My name is Dr Kaitlyn Regehr. I’m an academic researcher, an author, and scholar of digital and modern culture – and I’m interested in how new technologies can broaden the reach and real-world impact of academic research.
In today’s episode, we’re speaking with Colonel Divakaran Padma Kumar Pillay, soldier turned researcher. He’s also a social and political activist. We’ll be discussing his research piece: ‘Food security in India: Evolution, efforts and problems’ and finding out more about how this research is helping to change the lives and fortunes of millions of people.
We interviewed Colonel Pillay over Skype in India, so you might notice some slight gaps and echoes in the audio in this interview. We apologize for this – but rest assured, it doesn’t take away from his incredible story.
DPK: I’m Colonel Pillay, Divakaran Pillay. I’m from the Indian Army. I retired after thirty years of service. I joined the army like my father and my grandfather before him. And I’ve served in all insurgency in other areas of the world. And I have also served in the Middle East and Jordan. And in the meantime, whilst being in the National Security Council, where I, from where I retired, I did my PhD. I did it on the subject of human security, having understood that national security is not just about defending one’s borders and territories but also defending the people who make up your country.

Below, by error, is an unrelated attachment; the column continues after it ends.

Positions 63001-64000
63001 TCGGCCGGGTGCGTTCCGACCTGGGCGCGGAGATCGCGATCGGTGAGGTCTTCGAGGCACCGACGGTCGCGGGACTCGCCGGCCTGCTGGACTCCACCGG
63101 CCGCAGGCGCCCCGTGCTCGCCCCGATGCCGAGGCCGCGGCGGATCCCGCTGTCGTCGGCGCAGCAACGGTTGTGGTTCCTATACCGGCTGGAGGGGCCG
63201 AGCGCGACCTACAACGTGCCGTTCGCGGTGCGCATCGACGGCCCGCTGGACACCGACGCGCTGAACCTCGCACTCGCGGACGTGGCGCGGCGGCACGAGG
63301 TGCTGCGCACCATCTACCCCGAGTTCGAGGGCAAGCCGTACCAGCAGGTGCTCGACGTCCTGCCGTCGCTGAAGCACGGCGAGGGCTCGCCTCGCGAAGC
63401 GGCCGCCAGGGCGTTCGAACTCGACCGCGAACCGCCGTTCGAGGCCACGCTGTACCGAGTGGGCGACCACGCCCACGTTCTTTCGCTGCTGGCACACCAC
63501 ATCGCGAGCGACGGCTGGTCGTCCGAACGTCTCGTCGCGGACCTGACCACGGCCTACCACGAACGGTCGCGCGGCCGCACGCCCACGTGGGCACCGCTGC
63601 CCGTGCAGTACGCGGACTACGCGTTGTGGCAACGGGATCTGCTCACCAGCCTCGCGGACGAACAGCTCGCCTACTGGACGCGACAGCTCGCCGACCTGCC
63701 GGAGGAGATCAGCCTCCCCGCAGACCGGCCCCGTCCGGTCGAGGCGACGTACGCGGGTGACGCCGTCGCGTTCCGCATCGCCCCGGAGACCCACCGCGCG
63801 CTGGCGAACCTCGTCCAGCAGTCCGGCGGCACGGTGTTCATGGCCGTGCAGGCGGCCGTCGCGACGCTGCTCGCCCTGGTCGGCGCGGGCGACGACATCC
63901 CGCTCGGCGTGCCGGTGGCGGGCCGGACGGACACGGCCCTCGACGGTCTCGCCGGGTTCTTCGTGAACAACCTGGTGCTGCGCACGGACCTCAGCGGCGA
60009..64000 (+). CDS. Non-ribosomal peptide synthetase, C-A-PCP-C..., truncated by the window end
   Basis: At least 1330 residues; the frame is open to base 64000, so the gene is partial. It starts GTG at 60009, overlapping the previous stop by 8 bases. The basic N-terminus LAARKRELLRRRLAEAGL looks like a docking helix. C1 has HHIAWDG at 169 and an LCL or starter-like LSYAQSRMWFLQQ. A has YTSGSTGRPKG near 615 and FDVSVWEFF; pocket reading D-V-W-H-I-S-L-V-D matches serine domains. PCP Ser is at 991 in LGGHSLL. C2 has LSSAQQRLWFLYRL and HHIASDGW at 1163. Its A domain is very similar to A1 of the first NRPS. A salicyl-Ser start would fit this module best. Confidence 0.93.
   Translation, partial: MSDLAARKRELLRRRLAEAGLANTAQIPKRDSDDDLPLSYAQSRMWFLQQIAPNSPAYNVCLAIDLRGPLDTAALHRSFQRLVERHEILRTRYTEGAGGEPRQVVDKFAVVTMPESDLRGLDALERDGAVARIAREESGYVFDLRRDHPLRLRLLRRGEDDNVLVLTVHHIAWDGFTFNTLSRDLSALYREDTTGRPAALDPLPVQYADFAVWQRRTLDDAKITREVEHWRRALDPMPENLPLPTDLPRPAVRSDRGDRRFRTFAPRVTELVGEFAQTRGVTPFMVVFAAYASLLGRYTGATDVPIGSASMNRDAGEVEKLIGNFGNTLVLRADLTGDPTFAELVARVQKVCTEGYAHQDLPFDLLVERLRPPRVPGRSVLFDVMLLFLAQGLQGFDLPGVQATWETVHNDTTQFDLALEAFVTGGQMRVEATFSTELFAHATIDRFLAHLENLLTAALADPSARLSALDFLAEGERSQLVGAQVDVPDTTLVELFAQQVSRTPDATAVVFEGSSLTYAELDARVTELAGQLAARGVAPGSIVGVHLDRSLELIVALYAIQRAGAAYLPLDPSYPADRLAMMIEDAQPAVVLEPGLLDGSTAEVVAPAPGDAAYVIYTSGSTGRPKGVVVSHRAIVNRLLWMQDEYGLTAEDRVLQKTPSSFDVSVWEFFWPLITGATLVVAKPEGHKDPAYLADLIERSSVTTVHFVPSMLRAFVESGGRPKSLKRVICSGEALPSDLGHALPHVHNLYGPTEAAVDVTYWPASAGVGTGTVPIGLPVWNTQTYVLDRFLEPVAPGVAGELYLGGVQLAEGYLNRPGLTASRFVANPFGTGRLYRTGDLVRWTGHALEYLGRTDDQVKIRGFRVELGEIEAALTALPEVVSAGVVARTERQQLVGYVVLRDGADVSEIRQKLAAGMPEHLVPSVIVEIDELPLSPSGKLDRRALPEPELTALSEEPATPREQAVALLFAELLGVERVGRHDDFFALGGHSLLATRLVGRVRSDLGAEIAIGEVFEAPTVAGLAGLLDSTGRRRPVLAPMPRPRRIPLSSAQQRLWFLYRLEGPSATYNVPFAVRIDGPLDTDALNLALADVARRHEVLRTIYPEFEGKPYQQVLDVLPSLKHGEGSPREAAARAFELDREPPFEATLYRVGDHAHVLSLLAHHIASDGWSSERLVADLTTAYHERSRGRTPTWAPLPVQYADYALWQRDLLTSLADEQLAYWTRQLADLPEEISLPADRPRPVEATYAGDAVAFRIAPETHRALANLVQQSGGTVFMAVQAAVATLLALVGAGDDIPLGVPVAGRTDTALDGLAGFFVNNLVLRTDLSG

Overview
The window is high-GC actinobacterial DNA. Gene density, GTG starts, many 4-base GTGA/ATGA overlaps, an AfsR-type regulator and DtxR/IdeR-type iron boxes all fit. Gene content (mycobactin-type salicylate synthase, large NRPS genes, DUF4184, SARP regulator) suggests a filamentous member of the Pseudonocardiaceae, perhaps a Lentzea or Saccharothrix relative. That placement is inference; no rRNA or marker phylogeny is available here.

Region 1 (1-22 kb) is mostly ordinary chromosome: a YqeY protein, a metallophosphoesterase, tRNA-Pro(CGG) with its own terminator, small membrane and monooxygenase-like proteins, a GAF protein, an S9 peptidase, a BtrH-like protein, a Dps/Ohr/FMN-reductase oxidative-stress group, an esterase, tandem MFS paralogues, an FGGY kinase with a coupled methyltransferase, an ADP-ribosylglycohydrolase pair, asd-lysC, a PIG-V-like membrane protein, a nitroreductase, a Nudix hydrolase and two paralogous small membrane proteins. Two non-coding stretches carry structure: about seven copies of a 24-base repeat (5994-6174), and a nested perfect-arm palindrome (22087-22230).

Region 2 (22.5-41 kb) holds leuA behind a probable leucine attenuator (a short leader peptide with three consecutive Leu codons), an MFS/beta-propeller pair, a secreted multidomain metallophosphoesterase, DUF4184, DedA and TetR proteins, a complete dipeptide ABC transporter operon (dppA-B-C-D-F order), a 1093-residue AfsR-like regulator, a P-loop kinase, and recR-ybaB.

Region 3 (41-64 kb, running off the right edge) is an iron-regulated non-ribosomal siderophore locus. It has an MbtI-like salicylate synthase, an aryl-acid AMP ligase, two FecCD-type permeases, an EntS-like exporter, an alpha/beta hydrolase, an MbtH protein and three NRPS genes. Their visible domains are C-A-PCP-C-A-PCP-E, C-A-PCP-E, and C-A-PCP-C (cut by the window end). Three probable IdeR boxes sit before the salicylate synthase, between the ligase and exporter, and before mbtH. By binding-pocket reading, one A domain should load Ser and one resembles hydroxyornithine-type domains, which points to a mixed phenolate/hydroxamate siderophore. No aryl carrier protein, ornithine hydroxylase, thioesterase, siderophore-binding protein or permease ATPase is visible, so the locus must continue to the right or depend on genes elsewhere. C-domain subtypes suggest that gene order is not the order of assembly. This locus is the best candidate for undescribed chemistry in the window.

KR: Colonel Pillay not only survived this remarkable experience, and we’ll return to this experience at the end of the podcast, but he returned to the very village where years earlier he very nearly lost his life.
DPK: So anyway, that story was over. The encounter was over. The militants had surrendered, they went to jail. The children grew up and many years later, a patrol goes to that village and they talk about here what a captain shot. And luckily for me, my own good friend, General George, was the GOC there and he rang me up and said, “Pillay, there’s a small little village that remembers you.” And I said, “well there’s some people who remember me with good you know…” so that’s how I went back to the village.
KR: As well as his injuries making return to active duty near impossible, Colonel Pillay was now focused on a new career as an academic researcher. We asked him about this change of direction.